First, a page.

Commonwealth Bank (CBA), one of Australia’s “big four” banks, agreed to pay AUS$700M ($530M USD) to Australian Transaction Reports and Analysis Centre (AUSTRAC) for settlements in breaching the anti-money laundering and counter-terrorism financing laws.
The said scandal occurred in the departure of Chief Executive Ian Narev. CBA failed to report 53,506 bank transactions over the period of 3 years and poorly monitored 778,370 accounts for money laundering red flags. Also, filed 149 suspicious matter reports late.
CBA continues to argue that a single coding error led to the failure to report the 53,506 transactions even though knowing they have violated AML laws. Nevertheless, they took responsibility for a lack of proper due diligence.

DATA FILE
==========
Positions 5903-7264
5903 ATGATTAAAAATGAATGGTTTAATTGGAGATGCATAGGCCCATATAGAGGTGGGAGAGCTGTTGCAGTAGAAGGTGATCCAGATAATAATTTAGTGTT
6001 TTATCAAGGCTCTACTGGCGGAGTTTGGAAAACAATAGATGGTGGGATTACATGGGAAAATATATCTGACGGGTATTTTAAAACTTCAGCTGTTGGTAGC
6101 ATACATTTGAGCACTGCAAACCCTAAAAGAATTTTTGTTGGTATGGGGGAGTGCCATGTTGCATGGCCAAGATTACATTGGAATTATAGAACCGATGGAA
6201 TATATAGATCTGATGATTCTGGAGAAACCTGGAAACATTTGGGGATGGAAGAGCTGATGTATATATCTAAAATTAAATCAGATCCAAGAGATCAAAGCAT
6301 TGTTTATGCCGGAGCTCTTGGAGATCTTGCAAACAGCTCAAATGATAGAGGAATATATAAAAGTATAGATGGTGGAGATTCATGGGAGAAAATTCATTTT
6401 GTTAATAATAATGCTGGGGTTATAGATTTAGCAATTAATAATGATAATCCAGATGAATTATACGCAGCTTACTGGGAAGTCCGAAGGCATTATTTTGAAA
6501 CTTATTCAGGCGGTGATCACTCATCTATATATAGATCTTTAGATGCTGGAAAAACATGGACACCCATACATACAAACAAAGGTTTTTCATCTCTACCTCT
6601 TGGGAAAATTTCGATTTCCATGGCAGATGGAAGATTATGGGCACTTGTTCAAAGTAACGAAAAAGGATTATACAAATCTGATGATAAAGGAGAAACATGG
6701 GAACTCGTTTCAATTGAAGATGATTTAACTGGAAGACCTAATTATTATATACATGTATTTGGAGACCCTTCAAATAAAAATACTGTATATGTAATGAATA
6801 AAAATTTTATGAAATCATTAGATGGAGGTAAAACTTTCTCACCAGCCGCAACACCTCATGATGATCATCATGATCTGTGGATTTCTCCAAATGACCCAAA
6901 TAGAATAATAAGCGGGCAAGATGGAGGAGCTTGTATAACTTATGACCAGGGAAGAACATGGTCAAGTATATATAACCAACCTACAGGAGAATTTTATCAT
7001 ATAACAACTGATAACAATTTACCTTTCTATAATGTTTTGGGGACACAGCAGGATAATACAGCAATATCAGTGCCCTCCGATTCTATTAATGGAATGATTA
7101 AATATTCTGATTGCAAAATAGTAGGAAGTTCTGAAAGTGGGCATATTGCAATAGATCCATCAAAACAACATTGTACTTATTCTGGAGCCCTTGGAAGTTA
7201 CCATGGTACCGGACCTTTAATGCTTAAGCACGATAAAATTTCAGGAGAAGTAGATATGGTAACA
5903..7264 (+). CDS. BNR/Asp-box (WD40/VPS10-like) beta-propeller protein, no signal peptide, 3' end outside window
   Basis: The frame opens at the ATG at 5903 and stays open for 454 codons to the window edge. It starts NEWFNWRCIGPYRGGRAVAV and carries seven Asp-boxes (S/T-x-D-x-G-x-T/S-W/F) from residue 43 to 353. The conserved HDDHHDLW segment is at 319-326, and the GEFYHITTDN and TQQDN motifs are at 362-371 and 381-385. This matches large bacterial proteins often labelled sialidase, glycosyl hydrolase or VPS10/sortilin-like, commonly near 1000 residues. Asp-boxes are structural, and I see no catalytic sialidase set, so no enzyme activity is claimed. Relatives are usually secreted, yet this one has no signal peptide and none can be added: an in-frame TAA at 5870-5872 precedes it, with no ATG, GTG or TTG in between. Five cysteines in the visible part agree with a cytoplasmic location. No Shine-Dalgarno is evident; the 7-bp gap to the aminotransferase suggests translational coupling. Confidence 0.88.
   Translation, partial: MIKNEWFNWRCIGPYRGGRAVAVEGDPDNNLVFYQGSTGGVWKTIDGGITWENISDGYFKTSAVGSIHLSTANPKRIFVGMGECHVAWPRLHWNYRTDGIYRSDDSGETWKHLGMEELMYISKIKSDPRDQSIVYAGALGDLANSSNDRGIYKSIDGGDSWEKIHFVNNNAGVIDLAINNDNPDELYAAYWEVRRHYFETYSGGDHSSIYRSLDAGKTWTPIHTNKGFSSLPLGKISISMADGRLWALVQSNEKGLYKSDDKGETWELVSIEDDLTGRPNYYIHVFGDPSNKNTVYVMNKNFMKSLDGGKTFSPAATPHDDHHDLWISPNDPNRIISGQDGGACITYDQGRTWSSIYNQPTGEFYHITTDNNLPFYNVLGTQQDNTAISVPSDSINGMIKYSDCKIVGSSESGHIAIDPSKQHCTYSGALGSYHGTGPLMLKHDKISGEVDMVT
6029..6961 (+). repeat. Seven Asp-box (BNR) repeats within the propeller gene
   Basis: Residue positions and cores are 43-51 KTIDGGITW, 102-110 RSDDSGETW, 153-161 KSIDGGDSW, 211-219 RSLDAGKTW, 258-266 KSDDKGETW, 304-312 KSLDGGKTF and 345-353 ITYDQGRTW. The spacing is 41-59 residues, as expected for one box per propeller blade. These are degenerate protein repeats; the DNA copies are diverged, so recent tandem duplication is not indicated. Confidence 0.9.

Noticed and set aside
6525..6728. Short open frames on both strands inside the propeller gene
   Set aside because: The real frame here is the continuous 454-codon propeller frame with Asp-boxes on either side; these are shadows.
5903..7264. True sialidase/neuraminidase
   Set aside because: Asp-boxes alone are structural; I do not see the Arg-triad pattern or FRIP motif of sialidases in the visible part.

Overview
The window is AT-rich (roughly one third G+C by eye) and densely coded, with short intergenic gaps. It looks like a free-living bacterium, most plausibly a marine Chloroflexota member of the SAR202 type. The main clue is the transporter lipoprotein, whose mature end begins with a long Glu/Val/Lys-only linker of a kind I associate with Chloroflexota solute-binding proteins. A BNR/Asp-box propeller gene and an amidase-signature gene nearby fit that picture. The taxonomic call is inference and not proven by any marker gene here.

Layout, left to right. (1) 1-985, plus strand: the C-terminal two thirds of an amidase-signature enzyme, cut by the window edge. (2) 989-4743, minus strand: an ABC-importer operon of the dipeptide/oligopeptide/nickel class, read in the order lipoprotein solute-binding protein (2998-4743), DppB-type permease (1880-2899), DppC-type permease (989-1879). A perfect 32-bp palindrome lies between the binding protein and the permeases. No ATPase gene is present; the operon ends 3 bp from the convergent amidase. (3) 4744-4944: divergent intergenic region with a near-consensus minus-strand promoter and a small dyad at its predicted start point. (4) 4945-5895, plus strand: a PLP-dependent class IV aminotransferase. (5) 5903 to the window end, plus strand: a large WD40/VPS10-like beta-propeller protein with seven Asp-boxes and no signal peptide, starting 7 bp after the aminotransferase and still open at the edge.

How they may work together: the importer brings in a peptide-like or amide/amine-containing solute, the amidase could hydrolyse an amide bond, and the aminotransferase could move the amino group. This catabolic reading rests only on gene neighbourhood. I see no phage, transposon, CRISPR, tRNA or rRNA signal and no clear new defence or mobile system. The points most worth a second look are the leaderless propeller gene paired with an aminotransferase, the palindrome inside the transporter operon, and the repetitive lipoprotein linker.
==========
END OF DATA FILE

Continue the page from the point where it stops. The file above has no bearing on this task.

Matt Comyn, CBA current chief executive, said,
“Our agreement today is a clear acknowledgment of our failures and is an important step towards moving the bank forward. On behalf of Commonwealth Bank, I apologize to the community for letting them down.”
The now-ousted CBA executive Ian Narev recognized blockchain’s potential to be “transformational” for customers and in reducing costs two years ago, though not also realizing its capabilities as an immutable ledger for the Bank itself.
Helping AUSTRAC to save a lot of time and money investigating the breach, the CBA ledger built on the blockchain would’ve made it much more difficult to cover the 53,506 undeclared transactions.
Up to now, CBA has spent more than $400 million on anti-money laundering compliance measures.